In your book, you describe a few “Private jokes” (pranks that were played on inexperienced soldiers). Were you the victim of any pranks during your time in the Army? If so, what was the best one? If not, how did you manage to avoid being a target?
Oh yeah, I was a target, too — officers are not exempt! There are a couple stories about pranks pulled on me in my book, I think my favorite is when my gunner hid my field cap in our tank’s gun tube during training, so that I unknowingly blasted it to smithereens when I tried to shoot one of our targets. Later on my platoon duct-taped me to the gun tube for about an hour, for fun. Well, it was fun for them :-)
What do you miss most about your time in the Army?
I don’t miss early morning physical training! I do miss the field training (marksmanship, tank gunnery, etc.), which was always a lot of fun. Mostly I miss the camaraderie… you just can’t form those kinds of bonds outside of the military.
In your opinion, is Iraq — and the Middle East as a whole — a better place now than it was in 2003?
Yes, Iraq is definitely a better place now than it was in 2003. But is America? I don’t believe invading Iraq improved our nation’s security at all, and I don’t believe that improving Iraq’s situation was worth the cost we paid for it in American lives, not to mention the price the Iraqi population has paid.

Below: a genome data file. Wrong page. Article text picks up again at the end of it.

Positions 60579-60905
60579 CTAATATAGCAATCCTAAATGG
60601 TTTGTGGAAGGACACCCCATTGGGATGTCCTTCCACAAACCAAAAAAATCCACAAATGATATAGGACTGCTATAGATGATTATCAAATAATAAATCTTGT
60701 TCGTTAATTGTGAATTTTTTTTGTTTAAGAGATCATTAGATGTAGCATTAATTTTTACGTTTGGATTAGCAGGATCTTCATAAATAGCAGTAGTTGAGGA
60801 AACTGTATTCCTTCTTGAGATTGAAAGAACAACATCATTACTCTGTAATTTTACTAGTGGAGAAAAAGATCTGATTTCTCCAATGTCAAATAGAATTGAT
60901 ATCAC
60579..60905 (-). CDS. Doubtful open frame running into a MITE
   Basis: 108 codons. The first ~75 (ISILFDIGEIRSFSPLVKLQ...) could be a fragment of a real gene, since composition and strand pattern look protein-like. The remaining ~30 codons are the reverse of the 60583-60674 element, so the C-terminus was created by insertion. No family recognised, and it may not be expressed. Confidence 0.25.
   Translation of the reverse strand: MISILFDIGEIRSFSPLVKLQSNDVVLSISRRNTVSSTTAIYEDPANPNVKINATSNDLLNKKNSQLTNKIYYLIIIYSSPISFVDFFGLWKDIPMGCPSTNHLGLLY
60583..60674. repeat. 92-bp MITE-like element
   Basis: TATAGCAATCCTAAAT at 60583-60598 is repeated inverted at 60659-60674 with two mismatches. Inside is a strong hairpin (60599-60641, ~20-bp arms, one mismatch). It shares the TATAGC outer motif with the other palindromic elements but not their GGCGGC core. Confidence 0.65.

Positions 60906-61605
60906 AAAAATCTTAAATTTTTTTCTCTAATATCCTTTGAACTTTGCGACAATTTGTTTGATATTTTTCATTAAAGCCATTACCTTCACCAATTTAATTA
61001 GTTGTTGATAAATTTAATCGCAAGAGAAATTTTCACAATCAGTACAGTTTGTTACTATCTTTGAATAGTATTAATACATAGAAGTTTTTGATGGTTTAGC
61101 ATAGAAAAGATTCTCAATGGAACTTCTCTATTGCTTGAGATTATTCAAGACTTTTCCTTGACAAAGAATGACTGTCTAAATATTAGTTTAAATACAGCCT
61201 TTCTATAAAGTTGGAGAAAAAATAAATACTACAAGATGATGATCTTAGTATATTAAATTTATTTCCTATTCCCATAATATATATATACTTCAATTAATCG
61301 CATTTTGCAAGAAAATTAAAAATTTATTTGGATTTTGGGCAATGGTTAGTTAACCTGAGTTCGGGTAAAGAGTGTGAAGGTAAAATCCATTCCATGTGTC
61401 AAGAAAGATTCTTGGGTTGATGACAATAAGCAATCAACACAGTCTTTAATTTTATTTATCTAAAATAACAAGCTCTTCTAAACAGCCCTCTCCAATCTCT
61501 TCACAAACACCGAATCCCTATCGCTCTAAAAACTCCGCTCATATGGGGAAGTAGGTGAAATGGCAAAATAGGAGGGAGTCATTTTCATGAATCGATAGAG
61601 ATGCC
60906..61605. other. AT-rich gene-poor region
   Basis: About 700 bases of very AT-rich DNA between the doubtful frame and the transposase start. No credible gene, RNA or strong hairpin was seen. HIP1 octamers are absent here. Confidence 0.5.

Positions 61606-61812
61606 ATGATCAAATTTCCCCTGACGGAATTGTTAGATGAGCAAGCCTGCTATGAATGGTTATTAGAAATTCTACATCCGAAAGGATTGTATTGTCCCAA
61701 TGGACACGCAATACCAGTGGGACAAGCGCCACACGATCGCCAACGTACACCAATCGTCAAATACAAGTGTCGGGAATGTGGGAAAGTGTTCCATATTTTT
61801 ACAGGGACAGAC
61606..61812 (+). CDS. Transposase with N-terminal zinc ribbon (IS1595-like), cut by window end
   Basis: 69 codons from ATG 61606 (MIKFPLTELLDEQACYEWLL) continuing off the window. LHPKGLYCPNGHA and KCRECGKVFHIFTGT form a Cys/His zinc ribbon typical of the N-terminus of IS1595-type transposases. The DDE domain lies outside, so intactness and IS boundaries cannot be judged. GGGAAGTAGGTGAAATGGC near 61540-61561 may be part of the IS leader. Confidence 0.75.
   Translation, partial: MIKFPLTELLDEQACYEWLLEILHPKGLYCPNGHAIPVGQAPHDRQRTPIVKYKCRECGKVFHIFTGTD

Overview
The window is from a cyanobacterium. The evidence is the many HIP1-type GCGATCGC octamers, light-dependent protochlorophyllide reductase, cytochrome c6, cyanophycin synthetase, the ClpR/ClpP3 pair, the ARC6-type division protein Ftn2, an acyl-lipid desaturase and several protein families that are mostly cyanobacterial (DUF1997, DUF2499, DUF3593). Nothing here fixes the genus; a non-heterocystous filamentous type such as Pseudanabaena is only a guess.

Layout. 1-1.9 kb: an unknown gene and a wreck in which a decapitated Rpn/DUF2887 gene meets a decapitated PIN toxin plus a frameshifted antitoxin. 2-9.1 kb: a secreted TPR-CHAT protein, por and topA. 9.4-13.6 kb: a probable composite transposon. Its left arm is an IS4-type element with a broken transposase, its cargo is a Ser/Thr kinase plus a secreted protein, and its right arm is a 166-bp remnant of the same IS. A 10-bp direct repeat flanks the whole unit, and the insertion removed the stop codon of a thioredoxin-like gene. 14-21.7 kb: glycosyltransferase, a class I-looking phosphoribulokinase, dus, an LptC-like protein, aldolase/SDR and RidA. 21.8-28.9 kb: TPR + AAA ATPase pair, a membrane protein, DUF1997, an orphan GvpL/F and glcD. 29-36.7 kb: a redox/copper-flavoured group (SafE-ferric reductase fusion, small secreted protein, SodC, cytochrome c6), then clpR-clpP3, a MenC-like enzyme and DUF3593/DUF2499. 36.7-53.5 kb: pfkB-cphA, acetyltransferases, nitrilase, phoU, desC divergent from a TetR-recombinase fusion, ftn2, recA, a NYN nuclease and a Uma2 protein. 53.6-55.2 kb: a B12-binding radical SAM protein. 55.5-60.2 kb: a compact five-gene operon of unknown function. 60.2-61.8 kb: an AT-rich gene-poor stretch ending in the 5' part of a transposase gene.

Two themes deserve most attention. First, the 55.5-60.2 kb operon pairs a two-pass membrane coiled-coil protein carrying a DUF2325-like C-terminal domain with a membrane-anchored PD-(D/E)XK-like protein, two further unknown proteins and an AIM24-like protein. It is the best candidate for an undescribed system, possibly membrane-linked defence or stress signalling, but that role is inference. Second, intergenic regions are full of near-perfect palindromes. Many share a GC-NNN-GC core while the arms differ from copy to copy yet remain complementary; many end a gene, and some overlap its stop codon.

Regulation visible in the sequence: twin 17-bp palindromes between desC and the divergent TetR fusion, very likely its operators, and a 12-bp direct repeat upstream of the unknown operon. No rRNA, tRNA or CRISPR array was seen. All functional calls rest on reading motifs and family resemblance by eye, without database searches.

Politically and/or socially, do you feel like the United States is on the right track?
Politics? This is our first date, Candace! I’m a libertarian who leans left on social issues, and right on fiscal issues and foreign policy. That’s a long way of saying I don’t feel either the Democrats or the Republicans really represent my interests, but most politicians in Washington seem to be more concerned with their own interests than serving the American people right now, anyway.
What’s the best war movie ever made?
I’m going to break from tradition here and say Gallipoli, instead of Platoon or Saving Private Ryan. Gallipoli is one of Mel Gibson’s first movies, before he was famous — an absolutely heartrending story of the ANZAC landings in Turkey during WWI. Honorable mention to the HBO mini-series Band of Brothers and Generation Kill, which are just phenomenally well-made, gripping, and accurate portrayals of war.
What’s wrong with the Red Sox this season?
Yeesh… that ten game skid was ugly, and I still have no idea why they signed Stephen Drew again. But we turned it around with sweeps of the Rays and Braves, so as usual, they’ve found a way to keep me hopeful before likely disappointing me! I can’t complain though — I never thought I’d see one World Series championship in my lifetime, much less three.
What are you working on next?
A science fiction trilogy… still in the early stages yet, so I don’t want to reveal much!